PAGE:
n Acta Criminologica: Southern African Journal of Criminology - The victimisation and victims of soldiers for hire : editorial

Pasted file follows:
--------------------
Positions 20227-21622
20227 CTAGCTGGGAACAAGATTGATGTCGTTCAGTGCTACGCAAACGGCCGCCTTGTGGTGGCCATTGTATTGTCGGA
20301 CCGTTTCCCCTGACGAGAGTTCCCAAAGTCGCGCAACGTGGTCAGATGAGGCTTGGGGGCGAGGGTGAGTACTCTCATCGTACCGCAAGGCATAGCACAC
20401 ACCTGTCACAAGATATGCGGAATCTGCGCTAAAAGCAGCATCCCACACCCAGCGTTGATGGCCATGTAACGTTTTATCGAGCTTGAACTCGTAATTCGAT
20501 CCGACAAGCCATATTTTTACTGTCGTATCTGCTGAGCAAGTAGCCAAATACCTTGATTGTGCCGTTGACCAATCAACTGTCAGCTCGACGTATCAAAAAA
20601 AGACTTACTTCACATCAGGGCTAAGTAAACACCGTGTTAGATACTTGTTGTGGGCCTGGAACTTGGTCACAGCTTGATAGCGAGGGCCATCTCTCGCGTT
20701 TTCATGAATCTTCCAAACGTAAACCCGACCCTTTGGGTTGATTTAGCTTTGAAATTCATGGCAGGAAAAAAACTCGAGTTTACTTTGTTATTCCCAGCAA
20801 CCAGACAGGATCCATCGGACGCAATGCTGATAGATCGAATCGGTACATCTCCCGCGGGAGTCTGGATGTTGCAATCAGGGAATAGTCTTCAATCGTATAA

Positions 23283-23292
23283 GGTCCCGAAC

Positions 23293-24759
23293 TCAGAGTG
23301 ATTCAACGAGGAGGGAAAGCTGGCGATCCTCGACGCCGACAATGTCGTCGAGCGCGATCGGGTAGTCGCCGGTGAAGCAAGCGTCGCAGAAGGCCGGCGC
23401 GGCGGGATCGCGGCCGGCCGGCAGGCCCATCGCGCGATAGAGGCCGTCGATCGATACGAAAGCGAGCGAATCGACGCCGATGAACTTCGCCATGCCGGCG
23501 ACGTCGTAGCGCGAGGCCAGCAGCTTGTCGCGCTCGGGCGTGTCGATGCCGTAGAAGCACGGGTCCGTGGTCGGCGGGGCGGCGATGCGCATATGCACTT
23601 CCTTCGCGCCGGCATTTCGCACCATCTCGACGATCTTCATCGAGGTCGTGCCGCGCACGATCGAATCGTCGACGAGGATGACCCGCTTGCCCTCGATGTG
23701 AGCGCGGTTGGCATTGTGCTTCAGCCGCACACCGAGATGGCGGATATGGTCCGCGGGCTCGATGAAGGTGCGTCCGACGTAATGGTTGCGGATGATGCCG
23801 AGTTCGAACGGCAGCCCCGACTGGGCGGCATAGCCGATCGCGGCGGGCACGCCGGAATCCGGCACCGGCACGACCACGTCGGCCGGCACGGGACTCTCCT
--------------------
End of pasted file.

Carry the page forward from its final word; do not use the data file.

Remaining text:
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Victimology, the scientific study of victimisation, has tended to concentrate on persons affected by conflict, crime and violence on domestic level (inter-personal and state-institutional victimisation). The study of victimology on international level focuses on persons affected by war crimes, crimes against humanity, and by natural disasters. This field of study of victimology at international level is a burgeoning field and has much growth potential. Transgressions and transgressors increasingly occur and operate beyond national jurisdictions due to porous borders created by the popularly understood phenomena of globalisation. Operations of transnational corporations, for example, have been shown to impact directly upon human rights and in some cases amount to human rights abuse across any one border. The durability of international conventions such as The Universal Declaration of Human Rights (1945), The United Nations Declaration of Basic Principles of Justice for Victims and Crime and Abuse of Power (1985), and The International Covenant on Economic, Social and Cultural Rights (1966), has been varied in application and in providing the legal and normative framework in which victims can claim protection. Similarly, the effectiveness of institutions like the International Criminal Court (ICC), the International Court of Justice (ICJ), and the European Court of Human Rights (1959) have only been as effectual as the membership and political will of member states in its enforcement. An emerging field of inquiry which considers the impact on human rights by big business is demonstrated in the operations and agency of Private Military and Security Companies (PMSC's) in conflict zones.


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